WASHINGTON May 9 Barely two days into crafting
a new bill to roll back Obamacare, U.S. Senate Republicans were
already on the defensive on Tuesday over the absence of any
women in their core working group.
After a meeting of the Senate healthcare group, lawmakers
were bombarded with questions as to why no women were named to
the 13-man panel. Senate Majority Leader Mitch McConnell tried
"The working group that counts is all 52 of us," McConnell
told reporters, referring to all 52 Republican senators in the
100-member chamber. "Nobody is being excluded based upon gender
... Everybody's at the table. Everybody."
Democrats pounced. Republican men are negotiating "a secret
healthcare plan, which I really hope is not happening in the
men's locker room," said Senator Patty Murray, a member of the
Democratic leadership from Washington state.
If the criticism was any sign of what lies ahead as senators
try to improve on a rollback bill passed on Thursday by House of
Representatives Republicans, it could be a long road ahead.
Dismantling the parts of President Barack Obama's signature
healthcare law that they dislike and preserving other parts of
it is proving to be a difficult task for President Donald Trump
and his fellow Republicans.
A House of Representatives’ plan for doing that, approved
last week amid much drama, faces an uncertain future in the
Senate. Some Republicans eye drafting a similar Senate bill by
mid-summer, possibly with the involvement of Democrats. Others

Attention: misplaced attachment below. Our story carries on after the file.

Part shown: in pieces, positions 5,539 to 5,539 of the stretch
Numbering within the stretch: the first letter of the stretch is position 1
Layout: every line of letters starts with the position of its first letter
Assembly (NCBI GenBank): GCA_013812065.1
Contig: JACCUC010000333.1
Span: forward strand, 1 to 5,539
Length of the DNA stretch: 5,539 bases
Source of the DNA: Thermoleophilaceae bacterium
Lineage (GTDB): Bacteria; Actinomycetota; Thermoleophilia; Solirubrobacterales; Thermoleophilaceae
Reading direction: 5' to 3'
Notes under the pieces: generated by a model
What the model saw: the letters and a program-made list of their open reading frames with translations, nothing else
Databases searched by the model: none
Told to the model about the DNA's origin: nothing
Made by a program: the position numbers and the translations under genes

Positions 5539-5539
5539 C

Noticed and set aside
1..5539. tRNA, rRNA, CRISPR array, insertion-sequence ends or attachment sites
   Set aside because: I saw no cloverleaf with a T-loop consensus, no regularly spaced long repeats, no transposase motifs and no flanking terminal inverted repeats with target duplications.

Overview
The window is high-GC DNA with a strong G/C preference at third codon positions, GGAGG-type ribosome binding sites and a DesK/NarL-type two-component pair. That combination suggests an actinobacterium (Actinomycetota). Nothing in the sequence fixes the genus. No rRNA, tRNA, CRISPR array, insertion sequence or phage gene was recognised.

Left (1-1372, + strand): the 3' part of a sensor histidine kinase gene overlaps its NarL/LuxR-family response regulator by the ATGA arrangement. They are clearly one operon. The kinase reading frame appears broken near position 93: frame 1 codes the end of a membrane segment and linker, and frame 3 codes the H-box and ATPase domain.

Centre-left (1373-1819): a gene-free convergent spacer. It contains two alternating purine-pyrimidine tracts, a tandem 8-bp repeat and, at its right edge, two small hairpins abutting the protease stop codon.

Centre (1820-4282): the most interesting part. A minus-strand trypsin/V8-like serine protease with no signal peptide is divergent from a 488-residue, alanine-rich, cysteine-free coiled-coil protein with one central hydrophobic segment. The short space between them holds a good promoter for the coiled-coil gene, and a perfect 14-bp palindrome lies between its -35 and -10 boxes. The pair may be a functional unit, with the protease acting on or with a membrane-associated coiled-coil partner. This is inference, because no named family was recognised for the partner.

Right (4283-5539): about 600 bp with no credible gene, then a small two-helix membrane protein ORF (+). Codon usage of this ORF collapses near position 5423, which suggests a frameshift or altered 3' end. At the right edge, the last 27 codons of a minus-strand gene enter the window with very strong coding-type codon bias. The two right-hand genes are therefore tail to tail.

indicate the House bill requires major surgery and that the
effort to replace the Affordable Care Act, also known as
Obamacare, could take months.
Regardless of timing, two decisive factors will come into
sharper focus soon. One is voter reaction to the House bill, now
being voiced in town hall events being hosted nationwide by
House members in their home districts.
The other factor is an expected analysis by the non-partisan
Congressional Budget Office of how many million Americans would
lose their health insurance coverage under the House bill, if it
became law, and how it would affect the U.S. budget deficit.
Both the CBO analysis and the town hall events have the
potential to do damage to the House legislation, which Trump
hailed as a triumph just days ago.
Senators are already talking about major changes in the
House bill concerning Medicaid, the government healthcare
program for the poor, and tax subsidies for healthcare coverage.
Trying to get past the controversy over the absence of women
on the healthcare panel, Senate Republicans said they expected
to devote much time to healthcare in the near future.
"I don't think we're going to be talking about much else
other than healthcare at least three days a week with all
members of our conference present," said Senator John Cornyn,
the No. 2 Republican.
Cornyn said senators would start with the House bill.
"If we have to make modifications in order to pass it, we’ll
make those modifications and work out the differences with the
Medicaid was the topic at the Senate working group meeting
Tuesday. The House bill would cut federal spending on Medicaid
by $880 billion over 10 years. But some Republicans want any
reductions to be more gradual, and Trump made a campaign pledge
not to cut the program.
"There ought to be a glide path where you do not have a
cliff that the House provides in 2020," when the expansion of
Medicaid under Obamacare is abruptly ended, said Senator Rob
Portman of Ohio.
But other Republicans said cutbacks were important to save
"The public wants every dime you can give them. Let's face
it, once you get them on the dole, they are going to take every
dime they can. We've got to find some way of getting things
under control, or this country and your future’s going to be
gone," said Republican Senator Orrin Hatch, a member of the
healthcare working group.
(Additional reporting by Amanda Becker and David Morgan;
Editing by Kevin Drawbaugh and Cynthia Osterman)